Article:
Review History

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  • The initial submission of this article was received on June 26th, 2014 and was peer-reviewed by 1 reviewer and the Academic Editor.
  • The Academic Editor made their initial decision on August 5th, 2014.
  • The first revision was submitted on August 17th, 2014 and was reviewed by the Academic Editor.
  • The article was Accepted by the Academic Editor on August 18th, 2014.

Version 0.2 (accepted)

· · Academic Editor


Based upon your satisfactory response to the reviewers' comments, your paper is now suitable for publication in PeerJ.

Version 0.1 (original submission)

· · Academic Editor

Minor Revisions

Please revise your manuscript in response to the reviewer suggestions, and respond to each point that has been raised.

Reviewer 1 ·

Basic reporting

No comments

Experimental design

Since the study has two aims and a four part research question, it would be helpful in the methods section to identify which question each section is designed to address. For example, construct validity and factor analysis section (study aim 2 part c) of something similar to help with organization and flow.

Validity of the findings

Analyses address the proposed aims and study questions adequately. Tables are well organized and informative.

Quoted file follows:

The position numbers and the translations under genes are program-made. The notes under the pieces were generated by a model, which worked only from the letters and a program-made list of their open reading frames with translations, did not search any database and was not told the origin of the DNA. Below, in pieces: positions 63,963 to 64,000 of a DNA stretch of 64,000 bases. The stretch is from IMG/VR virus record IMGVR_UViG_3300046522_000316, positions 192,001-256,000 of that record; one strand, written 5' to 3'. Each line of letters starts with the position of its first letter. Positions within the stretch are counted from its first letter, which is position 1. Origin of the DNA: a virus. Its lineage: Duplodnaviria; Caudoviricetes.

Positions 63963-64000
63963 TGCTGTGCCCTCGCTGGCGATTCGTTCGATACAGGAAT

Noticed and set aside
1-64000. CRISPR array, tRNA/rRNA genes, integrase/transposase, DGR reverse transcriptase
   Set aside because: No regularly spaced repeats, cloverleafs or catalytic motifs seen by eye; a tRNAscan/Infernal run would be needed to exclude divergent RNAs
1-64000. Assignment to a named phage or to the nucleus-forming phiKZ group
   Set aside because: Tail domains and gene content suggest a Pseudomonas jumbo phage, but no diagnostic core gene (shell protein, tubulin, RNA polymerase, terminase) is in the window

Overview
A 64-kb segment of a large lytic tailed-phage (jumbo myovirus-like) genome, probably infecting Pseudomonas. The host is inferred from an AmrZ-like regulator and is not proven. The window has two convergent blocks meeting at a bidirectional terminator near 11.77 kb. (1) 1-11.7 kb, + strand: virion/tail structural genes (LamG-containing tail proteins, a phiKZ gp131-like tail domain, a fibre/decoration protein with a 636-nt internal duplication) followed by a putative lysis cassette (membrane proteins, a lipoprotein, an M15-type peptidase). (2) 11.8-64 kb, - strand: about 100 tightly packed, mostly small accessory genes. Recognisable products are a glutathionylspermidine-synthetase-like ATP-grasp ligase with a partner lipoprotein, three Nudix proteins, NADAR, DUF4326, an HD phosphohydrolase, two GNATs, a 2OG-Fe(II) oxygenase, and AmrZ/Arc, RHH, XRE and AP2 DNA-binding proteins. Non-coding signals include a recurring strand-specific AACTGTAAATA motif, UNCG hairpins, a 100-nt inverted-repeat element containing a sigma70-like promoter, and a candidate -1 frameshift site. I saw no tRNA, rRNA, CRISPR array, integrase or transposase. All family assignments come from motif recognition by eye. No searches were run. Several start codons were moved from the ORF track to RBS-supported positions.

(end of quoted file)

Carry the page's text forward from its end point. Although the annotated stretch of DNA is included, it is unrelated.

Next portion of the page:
Please clarify the response rate of 100%. Does this mean that 114 consecutive patients agreed to participation before undergoing the operation and that 111 postoperative patients agreed to study participation? How were missing data handled?

Comments for the author

Literature review is thorough. The study purpose and research questions are clearly stated.

The discussion is well-written. Limitations of cross-sectional measurement are addressed. No definitive conclusions regarding improvement in eating self-efficacy from pre to post weight loss surgery can be derived from this study. However, this is an acceptable limitation given the primary aim of translating the American English language WEL-SF to Norwegian and to provide preliminary validation data on the translated version of the questionnaire. This study also addresses limitations of the American English Language WEL-SF that should be considered in future validation studies. For example, in item 4 the double-wording problem was addressed. In this sample, the authors found that adding a PC-item was clinically irrelevant.

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